Representatives of Agudath Israel of America sharply denied and rebutted accusations of an organized strategy of “blockbusting” and the existence of a “decree” to members of the Orthodox community to move into towns surrounding Lakewood, leveled by officials of Jackson Township.
“Jackson Township’s complaint about a ‘blockbusting-style plan’ and ‘decree’ ostensibly plotted by representatives of Agudath Israel of America is totally groundless,” said Rabbi Avi Schnall, Agudah’s New Jersey director. “There is no such plan, no such decree. Encouraging members of Agudath Israel’s growing constituency to consider affordable housing opportunities in new neighborhoods is simple, sound advice.”
The township’s claims are based on statements made by Rabbi Shmuel Lefkowitz, vice president of community services for the Agudah, at the organization’s annual convention this past fall, in a talk regarding the housing crisis among Orthodox Jews in the New York area. In the recording, he encouraged young families to be “shtickle pioneers” and buy less-expensive homes outside settled areas of Jewish life, identifying several towns around Lakewood, including Jackson.
A local news outlet’s mistranslation of the Yiddish word “shtickle,” which actually means a little bit of something, and a general misunderstanding of the context in which it was used in the recorded address, became the basis for the claims.
The Shore News Network wrote an extensive article based on Rabbi Lefkowitz’s speech, identifying the term as meaning “something of second class.”
“The term ‘shtickle pioneer,’ as it pertains to Lakewood, means to settle in second-class surrounding towns, in the hopes that enough growth would ‘turn around’ those communities,” said the article.
Rabbi Lefkowitz offered a clarification of his words for those unfamiliar with the term, in wake of the uproar.
“Someone, who does not speak Yiddish, misled the public. ‘Shtickle pioneer,’ in Yiddish, means that the pioneer is a small pioneer and averse to risk. ‘Groise pioneer’ means that you are a big pioneer and ready to take big risks,” he said.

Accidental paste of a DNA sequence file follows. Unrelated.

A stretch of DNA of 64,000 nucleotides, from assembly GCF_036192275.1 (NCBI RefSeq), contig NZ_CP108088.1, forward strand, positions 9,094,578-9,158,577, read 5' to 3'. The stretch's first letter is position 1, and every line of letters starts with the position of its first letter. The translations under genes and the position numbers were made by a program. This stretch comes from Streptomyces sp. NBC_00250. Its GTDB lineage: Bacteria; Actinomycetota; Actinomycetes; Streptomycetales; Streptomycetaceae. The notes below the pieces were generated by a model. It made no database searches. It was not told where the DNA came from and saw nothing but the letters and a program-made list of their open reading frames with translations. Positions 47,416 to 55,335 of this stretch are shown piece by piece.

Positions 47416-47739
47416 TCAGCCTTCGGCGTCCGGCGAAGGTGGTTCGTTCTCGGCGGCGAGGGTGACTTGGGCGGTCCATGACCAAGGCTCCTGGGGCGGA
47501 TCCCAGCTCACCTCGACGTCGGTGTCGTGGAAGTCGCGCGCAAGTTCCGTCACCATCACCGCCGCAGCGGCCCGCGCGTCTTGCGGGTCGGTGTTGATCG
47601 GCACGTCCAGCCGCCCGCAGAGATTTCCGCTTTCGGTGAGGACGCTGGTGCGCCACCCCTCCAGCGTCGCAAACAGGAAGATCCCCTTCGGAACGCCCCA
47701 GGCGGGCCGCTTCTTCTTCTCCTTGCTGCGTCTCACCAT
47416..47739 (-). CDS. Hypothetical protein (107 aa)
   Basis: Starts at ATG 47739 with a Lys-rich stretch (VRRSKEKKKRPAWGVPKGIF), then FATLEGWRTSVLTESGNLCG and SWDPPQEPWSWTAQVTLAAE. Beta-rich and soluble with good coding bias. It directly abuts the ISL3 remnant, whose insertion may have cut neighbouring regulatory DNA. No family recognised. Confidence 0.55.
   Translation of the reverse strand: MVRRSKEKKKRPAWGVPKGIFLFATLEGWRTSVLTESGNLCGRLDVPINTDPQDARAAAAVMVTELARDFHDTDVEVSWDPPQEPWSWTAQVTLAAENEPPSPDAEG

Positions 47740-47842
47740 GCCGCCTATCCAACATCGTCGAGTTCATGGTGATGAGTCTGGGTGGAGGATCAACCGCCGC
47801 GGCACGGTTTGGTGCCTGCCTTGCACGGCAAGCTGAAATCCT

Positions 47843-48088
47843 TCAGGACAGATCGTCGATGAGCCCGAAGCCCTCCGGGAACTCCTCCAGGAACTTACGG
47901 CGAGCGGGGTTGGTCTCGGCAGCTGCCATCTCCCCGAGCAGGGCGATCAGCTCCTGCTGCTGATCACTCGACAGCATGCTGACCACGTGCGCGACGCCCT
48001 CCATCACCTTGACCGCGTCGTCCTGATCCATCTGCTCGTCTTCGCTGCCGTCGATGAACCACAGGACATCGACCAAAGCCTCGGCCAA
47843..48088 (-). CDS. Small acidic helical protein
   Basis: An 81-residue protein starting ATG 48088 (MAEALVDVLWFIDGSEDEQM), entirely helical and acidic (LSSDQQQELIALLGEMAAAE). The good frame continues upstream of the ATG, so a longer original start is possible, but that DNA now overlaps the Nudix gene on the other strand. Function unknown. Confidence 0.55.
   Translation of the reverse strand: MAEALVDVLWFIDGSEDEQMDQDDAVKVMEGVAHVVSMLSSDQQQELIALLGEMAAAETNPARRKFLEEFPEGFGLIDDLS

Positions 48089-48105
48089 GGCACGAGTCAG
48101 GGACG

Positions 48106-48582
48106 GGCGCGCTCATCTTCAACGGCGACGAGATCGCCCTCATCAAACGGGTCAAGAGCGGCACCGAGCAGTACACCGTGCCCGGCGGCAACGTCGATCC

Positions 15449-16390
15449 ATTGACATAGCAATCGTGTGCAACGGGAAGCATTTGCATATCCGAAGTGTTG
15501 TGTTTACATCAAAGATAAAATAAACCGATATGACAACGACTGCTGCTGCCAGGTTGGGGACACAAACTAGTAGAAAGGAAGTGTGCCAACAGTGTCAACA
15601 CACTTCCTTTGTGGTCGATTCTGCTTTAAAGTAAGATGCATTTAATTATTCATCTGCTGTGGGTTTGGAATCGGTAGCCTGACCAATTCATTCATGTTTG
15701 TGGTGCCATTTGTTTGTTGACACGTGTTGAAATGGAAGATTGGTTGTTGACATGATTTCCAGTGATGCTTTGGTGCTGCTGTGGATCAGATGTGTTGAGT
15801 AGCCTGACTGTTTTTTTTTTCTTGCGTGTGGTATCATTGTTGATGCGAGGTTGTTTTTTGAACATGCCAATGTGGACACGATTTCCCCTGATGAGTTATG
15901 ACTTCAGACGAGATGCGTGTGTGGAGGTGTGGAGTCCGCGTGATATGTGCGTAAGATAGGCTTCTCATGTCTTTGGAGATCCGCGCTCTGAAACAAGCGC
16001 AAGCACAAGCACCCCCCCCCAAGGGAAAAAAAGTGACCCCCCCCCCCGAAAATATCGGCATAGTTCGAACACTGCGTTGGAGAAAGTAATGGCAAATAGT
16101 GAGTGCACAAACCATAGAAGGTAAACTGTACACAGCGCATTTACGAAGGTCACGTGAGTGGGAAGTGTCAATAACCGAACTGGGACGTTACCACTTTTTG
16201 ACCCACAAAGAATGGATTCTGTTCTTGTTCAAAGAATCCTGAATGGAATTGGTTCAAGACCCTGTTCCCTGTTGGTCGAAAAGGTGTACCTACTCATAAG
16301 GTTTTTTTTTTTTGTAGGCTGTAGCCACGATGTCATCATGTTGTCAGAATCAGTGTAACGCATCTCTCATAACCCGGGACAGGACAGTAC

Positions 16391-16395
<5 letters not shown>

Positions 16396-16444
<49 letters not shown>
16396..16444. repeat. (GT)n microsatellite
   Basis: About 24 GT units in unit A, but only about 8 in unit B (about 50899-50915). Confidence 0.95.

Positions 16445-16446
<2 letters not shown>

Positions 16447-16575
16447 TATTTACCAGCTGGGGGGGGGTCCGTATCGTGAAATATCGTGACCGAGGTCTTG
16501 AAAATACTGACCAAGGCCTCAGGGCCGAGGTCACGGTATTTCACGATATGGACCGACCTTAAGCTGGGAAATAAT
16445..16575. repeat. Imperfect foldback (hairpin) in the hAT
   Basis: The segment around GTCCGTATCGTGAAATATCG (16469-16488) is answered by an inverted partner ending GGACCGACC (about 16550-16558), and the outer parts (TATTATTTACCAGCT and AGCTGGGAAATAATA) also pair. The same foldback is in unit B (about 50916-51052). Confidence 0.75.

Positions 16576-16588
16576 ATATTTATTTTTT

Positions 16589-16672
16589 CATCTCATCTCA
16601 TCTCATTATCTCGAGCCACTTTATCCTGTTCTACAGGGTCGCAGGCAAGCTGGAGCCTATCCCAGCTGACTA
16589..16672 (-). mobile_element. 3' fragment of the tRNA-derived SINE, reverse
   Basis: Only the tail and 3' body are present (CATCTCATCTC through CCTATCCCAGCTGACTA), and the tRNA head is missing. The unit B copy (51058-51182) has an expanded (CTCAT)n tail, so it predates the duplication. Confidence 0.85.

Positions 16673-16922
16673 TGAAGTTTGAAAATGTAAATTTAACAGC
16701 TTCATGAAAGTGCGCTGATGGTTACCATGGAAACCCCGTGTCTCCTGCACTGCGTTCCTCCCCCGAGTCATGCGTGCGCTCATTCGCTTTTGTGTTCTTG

The report labeled Rabbi Lefkowitz’s statements a “decree” to the Orthodox public to settle en masse in the towns he referred to. The report was circulated by the grassroots group, Jackson Strong, and was subsequently referenced by Jackson’s Township Council president, Robert Nixon, at a meeting held Tuesday night, pointing to the remarks as evidence of a “cohesive attempt” to “take over” the town, labeling the statements “reprehensible.”
“To misrepresent remarks made by a prominent community leader… shows that there is a strong anti-chareidi agenda being spewed by Jackson Township’s politicians,” said Rabbi Schnall. Jackson’s mayor, Michael Reina, issued a joint statement together with Mr. Nixon calling the recording “troubling” and announcing that they had contacted federal and state authorities to review the recording.
However, Mr. Nixon told Hamodia that the township “has not, and does not intend to, draw its own legal conclusions about the content of the videos nor the nuances in meaning of particular Yiddish terms in particular contexts.
“The request for an investigation into blockbusting concerns therefore has little to do with Yiddish terms. That debate is merely a distraction from having an appropriate analysis of whether aggressive real estate agent tactics, real estate speculation and the use of LLCs to mask and shelter property owners from responsibility for their property are improperly impacting the real estate market and quality of life in Jackson,” he said. “Quality of life matters for every resident, regardless of who they are, and we have an obligation to ensure the laws are properly followed by residents and real estate speculators alike.”
Rabbi Schnall called the idea of an investigation by authorities “a farce” and said he was certain the Justice Department will respond accordingly.
“For the leaders of Jackson’s government bodies to make such rash claims stokes the already contentious feelings of many in the community,” said Rabbi Schnall. “Elected officials are held to a higher standard … I think the council would have a hard time taking these steps if they were directed at any other minority group.”
The present stir is the most recent in what many have identified as a concerted effort by elements in the town, which borders Lakewood, to resist a growing influx of Orthodox homebuyers. Similar sentiments have surfaced in other communities neighboring Lakewood, such as Toms River, where its mayor, Thomas Kelaher, referred to an influx of Orthodox homebuyers as an “invasion.”
Attorney Roman Storzer, who is representing Yeshivah Naos Yaakov in a court battle with Ocean Township, told Hamodia that the level of anti-Orthodox animus in towns around Lakewood was a “sad state of affairs.”
“There is a lot of fear and bigotry and a desire to keep them [Orthodox Jews] sequestered in the places that they already live,” he said.
A version of this article appeared in the Friday edition of the daily Hamodia.